The U.S. Coast Guard on Friday lifted its marine traffic restrictions on a section of the lower Mississippi River that has been closed since Tuesday, clearing towboats and barges to resume operations on one of America’s busiest and most vital trade arteries.
All river traffic came to a halt near Memphis, Tenn. on Tuesday when a large crack was discovered on a structural beam supporting the Hernando DeSoto Bridge, which carries I-40 vehicle traffic over the river from Memphis, Tenn., to West Memphis, Ark.
The waterway, which had been closed off at mile markers 736 to 737, is now reopened to all vessel traffic without restriction, the Coast Guard said on Friday morning as 62 vessels and 1,058 barges are in queue. Experts expect the congestion could clear within 36 to 48 hours.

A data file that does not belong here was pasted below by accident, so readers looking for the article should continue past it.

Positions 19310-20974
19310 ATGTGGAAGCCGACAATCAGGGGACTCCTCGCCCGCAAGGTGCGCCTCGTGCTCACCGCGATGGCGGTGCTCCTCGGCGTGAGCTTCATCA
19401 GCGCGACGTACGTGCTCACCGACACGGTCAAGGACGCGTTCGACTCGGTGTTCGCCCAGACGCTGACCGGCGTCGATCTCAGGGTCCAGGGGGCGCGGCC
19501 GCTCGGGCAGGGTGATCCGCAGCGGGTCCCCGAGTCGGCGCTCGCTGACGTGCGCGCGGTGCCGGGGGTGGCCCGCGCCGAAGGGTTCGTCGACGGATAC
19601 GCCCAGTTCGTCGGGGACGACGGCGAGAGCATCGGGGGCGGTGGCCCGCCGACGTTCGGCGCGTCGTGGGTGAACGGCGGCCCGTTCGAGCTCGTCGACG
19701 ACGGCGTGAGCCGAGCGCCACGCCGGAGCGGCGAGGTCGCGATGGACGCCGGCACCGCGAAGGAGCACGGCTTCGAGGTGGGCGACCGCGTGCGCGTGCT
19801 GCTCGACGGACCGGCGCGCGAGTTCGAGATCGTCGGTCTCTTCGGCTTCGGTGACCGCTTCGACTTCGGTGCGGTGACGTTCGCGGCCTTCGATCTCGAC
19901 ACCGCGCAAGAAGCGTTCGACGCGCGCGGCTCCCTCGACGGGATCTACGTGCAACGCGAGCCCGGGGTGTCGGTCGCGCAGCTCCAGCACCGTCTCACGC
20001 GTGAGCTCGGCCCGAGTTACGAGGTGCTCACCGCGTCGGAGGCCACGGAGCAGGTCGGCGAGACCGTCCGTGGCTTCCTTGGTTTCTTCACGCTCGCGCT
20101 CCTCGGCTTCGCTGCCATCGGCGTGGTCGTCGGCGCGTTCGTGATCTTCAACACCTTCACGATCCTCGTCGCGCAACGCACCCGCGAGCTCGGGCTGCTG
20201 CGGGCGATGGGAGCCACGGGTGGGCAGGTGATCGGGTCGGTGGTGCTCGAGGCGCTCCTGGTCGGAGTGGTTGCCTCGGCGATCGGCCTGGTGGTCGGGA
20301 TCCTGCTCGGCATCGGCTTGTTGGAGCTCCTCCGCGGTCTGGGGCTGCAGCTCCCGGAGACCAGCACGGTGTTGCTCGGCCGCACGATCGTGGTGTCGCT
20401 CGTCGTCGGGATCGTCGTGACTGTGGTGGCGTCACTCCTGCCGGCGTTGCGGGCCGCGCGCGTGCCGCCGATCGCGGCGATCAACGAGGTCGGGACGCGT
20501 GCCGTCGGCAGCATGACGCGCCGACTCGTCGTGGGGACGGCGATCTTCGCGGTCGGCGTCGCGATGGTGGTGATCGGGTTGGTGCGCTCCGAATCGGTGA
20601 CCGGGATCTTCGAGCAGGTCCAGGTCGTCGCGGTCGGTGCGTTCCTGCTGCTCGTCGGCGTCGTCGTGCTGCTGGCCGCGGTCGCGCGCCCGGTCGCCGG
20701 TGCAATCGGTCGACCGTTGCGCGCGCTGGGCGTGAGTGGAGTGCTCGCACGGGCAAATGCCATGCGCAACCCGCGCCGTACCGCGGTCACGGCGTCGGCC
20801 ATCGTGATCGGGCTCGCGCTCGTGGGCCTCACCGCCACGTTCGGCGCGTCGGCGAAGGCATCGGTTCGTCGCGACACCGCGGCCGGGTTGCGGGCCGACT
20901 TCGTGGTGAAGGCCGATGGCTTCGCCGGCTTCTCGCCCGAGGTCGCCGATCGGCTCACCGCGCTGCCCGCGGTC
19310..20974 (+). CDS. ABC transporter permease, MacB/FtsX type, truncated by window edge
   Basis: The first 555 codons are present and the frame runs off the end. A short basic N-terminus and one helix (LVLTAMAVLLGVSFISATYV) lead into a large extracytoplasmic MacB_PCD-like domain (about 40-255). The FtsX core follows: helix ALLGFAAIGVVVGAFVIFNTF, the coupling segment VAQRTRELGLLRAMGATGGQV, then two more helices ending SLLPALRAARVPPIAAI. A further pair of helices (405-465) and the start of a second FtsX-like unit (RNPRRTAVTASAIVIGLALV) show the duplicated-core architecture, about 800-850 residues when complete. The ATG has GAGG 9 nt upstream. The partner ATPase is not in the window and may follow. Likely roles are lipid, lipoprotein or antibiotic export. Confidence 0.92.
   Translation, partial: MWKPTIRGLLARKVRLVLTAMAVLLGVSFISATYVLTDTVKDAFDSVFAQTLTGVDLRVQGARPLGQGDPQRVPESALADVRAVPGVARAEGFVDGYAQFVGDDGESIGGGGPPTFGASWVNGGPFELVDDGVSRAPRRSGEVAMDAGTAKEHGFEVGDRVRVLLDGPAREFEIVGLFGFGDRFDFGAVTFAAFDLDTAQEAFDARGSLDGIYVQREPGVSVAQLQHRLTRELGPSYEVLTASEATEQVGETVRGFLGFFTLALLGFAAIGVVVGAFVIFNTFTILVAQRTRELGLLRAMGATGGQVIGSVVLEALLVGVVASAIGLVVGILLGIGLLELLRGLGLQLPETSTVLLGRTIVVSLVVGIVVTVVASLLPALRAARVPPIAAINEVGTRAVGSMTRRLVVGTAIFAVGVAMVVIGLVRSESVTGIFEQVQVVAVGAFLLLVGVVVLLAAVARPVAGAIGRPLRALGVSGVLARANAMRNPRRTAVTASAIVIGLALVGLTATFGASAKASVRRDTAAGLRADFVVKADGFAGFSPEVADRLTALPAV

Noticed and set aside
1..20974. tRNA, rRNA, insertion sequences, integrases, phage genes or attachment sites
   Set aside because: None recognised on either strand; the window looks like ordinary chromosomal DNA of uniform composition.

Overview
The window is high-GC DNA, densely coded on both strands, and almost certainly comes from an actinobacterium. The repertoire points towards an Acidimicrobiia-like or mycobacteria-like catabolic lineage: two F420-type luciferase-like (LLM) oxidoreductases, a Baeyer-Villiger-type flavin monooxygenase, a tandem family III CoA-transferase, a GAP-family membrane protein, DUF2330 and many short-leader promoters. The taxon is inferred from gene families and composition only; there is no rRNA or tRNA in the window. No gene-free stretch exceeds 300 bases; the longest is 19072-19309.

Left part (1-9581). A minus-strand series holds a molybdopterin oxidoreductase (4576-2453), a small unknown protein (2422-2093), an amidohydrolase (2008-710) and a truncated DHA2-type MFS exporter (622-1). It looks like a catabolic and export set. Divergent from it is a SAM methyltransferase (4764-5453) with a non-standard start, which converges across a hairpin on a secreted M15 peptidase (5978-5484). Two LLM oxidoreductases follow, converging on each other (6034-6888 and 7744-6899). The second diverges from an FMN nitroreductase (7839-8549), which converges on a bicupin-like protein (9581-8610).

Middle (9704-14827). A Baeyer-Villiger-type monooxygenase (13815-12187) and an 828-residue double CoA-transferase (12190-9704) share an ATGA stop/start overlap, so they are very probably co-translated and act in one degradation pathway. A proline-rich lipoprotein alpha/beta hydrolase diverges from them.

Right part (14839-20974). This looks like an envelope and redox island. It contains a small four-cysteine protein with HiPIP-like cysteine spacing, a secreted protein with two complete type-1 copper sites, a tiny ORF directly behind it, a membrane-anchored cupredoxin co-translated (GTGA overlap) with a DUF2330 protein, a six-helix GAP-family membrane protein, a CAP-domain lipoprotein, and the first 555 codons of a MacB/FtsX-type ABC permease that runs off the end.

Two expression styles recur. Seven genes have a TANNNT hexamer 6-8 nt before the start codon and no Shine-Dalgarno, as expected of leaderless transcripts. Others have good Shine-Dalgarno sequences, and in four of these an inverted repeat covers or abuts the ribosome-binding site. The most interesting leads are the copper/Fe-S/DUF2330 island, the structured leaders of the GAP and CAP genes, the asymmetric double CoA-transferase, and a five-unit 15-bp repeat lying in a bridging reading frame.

The Coast Guard lifted its restrictions following a more thorough inspection assessing the full extent of the bridge damage. “Based on information provided to us by the Tennessee Department of Transportation, the Coast Guard has determined that transit under the I-40 bridge is safe for maritime traffic,” said Coast Guard Capt. Ryan Rhodes, Captain of the Port of Memphis.
The closure has disrupted shipments of dry and wet goods, including grains and oil products, toward major export facilities. Barges that are loaded along the upper Mississippi, Ohio, Illinois or Missouri rivers must pass under the bridge to reach terminals at the Gulf of Mexico.
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